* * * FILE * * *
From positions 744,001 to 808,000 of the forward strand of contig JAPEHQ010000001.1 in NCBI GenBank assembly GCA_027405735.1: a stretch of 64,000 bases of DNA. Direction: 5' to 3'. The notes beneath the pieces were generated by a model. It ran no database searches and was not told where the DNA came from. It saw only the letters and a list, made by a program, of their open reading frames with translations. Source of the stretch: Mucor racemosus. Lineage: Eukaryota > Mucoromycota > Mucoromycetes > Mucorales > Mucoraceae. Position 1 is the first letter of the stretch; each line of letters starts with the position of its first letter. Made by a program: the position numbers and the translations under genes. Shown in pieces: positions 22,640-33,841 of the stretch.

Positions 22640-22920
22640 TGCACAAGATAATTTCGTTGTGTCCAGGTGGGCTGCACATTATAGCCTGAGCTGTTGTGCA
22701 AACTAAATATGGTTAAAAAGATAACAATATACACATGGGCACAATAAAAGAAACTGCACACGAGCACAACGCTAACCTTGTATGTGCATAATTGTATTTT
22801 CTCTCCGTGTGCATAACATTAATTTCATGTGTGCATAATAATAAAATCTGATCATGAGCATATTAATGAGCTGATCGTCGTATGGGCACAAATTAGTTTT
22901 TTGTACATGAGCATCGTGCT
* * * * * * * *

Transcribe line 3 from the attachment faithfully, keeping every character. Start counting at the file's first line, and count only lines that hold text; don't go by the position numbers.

22640 TGCACAAGATAATTTCGTTGTGTCCAGGTGGGCTGCACATTATAGCCTGAGCTGTTGTGCA